This is interesting, since today, most funerals are held in a church, granted the priest does not move the body and no one rips theirs clothes (as was part of the Israelite custom[2]). While our churches are far from the tabernacle and temple God instructed the Israelites to build, they are where most people expect to find the presence of God—of course God is anywhere His believers are, but that's a topic for another post. We know from the passage that God didn't want the dead bodies in the tabernacle and will see in Leviticus 11 that dead bodies are unclean. In Leviticus 21, priests are explicitly told not to touch the dead unless they are blood relatives. Considering what happened during the Ebola outbreak and the plagues of Europe, we have evidence that God knew what He was talking about when He pronounced the dead bodies unclean. While this particular incident may have been slightly different in so much as Nadab and Abihu had directly offended God,—their death was not like the death of someone who was murdered or died of old age—the next few chapters of Leviticus confirm that God didn't want anything unclean in the tabernacle, which included dead bodies. So, why do we have funerals at churches? Where did the custom of looking about the dead lying in the casket come from?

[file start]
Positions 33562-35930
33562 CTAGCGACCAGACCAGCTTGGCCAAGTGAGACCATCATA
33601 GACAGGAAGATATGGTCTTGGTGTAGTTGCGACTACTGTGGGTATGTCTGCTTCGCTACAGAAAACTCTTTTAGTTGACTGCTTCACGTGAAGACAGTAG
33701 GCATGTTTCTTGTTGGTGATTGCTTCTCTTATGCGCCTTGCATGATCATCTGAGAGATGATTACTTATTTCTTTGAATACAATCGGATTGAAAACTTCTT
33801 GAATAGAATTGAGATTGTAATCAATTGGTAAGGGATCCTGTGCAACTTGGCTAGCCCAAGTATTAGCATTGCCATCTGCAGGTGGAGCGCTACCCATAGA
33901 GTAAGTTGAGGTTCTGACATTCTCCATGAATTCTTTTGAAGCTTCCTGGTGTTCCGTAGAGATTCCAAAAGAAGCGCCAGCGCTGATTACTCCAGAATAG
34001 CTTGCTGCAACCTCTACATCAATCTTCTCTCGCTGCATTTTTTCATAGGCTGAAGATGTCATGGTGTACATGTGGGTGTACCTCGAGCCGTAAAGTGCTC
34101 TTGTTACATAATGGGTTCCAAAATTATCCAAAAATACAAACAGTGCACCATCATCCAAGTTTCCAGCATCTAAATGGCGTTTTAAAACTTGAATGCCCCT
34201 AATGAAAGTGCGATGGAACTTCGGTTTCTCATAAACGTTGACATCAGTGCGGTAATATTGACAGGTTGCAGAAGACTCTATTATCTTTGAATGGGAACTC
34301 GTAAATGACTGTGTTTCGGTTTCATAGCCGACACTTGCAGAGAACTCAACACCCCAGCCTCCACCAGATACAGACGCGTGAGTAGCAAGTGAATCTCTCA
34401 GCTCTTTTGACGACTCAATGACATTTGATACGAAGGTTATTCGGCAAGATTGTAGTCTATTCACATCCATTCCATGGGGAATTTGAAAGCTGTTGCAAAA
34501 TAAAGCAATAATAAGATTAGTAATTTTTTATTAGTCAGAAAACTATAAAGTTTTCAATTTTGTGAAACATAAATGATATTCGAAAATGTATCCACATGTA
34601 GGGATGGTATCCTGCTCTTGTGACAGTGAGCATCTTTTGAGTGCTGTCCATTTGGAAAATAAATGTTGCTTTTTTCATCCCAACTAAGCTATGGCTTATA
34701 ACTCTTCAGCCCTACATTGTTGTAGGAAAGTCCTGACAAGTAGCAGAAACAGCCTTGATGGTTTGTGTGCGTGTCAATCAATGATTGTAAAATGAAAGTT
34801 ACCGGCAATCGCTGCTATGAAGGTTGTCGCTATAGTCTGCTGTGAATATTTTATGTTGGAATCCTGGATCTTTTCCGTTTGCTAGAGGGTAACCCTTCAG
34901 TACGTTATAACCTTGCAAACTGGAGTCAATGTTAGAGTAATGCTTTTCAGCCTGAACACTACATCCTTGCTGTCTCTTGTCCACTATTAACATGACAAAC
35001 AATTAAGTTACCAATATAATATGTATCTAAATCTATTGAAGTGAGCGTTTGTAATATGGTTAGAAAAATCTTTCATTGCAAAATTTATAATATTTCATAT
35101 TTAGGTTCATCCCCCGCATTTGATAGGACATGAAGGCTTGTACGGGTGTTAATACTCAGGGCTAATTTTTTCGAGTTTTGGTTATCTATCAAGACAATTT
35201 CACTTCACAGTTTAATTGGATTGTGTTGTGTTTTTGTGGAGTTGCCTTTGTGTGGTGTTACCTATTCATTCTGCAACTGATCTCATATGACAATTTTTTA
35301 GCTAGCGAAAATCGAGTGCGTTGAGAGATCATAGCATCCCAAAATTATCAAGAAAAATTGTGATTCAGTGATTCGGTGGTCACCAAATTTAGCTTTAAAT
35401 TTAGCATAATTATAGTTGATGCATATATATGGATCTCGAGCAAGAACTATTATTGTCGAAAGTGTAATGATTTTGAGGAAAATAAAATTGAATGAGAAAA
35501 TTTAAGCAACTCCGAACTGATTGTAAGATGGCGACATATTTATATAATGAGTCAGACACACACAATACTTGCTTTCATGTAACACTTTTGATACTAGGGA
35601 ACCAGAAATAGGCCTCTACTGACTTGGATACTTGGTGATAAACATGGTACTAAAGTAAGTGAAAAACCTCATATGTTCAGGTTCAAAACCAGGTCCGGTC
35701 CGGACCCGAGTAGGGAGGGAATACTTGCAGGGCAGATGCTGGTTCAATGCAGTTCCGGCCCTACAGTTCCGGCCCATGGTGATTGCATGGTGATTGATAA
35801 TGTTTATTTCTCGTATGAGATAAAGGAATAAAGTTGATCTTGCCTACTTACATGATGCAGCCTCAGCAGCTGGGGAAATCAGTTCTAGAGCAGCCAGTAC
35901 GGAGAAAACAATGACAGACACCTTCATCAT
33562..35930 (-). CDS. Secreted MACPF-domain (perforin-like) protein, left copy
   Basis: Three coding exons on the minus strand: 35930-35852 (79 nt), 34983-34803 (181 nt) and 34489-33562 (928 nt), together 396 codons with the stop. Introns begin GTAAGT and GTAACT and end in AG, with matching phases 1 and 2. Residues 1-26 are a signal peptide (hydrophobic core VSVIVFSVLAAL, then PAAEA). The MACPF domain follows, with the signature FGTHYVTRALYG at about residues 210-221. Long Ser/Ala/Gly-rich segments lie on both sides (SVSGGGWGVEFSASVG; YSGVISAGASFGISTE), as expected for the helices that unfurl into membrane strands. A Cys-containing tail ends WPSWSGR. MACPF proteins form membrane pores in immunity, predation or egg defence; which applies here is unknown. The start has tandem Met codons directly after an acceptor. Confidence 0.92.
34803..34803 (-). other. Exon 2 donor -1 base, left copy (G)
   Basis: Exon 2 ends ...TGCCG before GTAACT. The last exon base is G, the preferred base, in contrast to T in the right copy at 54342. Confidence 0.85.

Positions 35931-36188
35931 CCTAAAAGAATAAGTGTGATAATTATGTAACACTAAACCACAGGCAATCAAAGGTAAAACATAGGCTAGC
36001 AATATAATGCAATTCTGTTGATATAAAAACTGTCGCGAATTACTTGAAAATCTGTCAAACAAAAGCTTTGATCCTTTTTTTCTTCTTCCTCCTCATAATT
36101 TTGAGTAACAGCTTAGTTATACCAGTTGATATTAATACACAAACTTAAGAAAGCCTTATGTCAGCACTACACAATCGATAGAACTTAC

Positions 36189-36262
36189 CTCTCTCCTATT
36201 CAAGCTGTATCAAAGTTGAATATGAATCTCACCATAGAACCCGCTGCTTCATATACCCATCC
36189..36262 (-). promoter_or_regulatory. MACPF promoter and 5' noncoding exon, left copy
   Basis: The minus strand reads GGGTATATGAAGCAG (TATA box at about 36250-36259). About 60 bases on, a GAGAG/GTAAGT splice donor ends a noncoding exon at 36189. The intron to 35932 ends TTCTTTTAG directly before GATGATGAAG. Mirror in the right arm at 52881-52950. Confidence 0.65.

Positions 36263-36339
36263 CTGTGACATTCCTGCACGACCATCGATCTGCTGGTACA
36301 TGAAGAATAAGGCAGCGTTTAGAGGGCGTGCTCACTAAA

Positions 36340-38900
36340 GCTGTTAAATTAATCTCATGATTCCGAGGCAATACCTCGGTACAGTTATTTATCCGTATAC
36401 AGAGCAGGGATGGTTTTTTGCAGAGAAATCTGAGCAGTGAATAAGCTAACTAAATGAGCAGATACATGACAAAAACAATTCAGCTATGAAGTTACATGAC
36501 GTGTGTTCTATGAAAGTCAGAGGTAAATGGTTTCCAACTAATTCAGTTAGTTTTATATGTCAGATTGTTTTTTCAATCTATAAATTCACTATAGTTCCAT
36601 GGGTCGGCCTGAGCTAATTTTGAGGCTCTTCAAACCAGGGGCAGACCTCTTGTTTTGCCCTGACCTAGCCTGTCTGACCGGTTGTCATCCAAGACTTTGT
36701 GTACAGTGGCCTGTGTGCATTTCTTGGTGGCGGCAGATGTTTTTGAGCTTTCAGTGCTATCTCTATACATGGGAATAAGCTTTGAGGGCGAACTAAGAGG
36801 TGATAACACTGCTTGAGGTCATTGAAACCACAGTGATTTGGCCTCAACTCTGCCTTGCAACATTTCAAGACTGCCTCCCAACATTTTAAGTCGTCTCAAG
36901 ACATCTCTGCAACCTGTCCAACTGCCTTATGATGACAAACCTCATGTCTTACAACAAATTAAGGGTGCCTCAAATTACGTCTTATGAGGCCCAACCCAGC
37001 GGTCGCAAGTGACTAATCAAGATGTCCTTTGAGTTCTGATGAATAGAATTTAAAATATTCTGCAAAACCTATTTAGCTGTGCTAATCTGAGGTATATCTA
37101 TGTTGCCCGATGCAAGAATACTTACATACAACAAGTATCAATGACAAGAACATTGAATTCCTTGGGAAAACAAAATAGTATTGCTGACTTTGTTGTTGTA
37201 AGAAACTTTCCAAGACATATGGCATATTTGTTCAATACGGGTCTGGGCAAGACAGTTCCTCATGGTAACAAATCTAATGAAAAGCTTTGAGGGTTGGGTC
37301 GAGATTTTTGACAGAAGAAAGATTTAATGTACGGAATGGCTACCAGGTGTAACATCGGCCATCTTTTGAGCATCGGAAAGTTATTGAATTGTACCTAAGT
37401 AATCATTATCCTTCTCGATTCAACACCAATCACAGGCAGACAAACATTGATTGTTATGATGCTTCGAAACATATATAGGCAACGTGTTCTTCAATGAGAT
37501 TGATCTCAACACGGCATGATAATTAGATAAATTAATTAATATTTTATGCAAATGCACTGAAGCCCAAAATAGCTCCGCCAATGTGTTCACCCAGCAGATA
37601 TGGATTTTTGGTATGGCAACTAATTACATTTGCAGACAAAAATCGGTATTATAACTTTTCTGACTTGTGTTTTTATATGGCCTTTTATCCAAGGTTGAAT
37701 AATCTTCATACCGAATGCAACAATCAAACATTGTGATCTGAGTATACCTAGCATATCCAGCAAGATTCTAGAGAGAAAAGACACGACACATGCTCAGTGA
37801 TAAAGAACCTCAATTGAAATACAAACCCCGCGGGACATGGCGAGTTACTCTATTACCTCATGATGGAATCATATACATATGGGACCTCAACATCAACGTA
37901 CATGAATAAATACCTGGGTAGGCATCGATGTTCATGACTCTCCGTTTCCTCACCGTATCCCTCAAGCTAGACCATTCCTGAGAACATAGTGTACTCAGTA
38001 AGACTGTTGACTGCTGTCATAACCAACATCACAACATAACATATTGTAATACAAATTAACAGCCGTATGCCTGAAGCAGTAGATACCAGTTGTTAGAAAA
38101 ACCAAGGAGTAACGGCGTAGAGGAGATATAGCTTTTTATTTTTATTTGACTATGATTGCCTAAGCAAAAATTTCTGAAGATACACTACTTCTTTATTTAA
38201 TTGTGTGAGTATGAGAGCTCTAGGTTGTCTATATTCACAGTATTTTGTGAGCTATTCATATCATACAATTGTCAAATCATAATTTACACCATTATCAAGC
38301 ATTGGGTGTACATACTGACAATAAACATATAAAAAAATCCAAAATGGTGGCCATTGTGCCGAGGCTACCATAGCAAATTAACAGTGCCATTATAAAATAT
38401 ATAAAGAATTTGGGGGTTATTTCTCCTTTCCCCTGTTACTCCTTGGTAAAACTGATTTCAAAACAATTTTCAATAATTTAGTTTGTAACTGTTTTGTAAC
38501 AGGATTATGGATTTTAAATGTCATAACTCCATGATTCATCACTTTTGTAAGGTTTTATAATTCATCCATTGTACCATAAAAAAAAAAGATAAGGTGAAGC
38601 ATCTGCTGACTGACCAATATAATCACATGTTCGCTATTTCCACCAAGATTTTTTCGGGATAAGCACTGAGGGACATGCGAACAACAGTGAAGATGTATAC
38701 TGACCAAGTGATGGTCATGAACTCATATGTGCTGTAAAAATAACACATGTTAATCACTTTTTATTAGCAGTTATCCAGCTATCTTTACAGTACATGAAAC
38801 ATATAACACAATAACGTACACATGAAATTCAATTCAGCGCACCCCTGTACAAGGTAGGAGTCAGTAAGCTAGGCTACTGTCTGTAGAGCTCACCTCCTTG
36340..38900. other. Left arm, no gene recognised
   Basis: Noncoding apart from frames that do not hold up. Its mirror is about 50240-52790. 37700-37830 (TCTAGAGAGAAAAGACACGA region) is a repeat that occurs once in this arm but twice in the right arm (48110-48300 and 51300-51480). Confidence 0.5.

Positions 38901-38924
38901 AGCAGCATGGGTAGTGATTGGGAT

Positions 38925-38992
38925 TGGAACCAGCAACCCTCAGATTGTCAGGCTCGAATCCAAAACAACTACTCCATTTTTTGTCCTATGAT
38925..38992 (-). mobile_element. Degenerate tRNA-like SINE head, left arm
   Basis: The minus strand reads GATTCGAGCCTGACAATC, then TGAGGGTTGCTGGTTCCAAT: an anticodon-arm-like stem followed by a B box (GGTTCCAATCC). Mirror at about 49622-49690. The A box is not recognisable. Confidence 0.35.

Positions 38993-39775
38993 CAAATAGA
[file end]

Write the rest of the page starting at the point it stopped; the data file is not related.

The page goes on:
The Bible doesn't really tell us how to handle deaths. When people die in Genesis and Exodus, no rituals are given. We see that Abraham purchases a cave in which to bury Sarah and eventually his descendants are also buried there. Jacob asks to be buried in Canaan and Joseph asks to be transported back when the Israelites return. Even as God commands Aaron not to partake in mourning rites, we see that some form of tradition was present at the time. It is possible that after 400 years in Egypt, the Israelites adapted some of Egypt's funeral rites. We know that the Egyptians had elaborate funerals and beliefs about the afterlife, but we also know that God commanded the Israelites not to be like the Egyptians or the Canaanites and not to participate in pagan activities. Yet, God only forbids the priests from mourning Nadab and Abihu. The community is still permitted to mourn. though it doesn't say how. The idea of wearing all black or facing bodies in a certain direction in the cemetery do not seem to be present in the Bible. The habit of wearing black stems from the Roman Empire.[3] Originally, Christian funerals had no set rituals; it was much later than the tradition moved to churches and required preachers.[4] The tradition of repast, or a meal after the funeral, and neighbors bringing food to the home seems as though it could stem from God's command to take care of widows and orphans.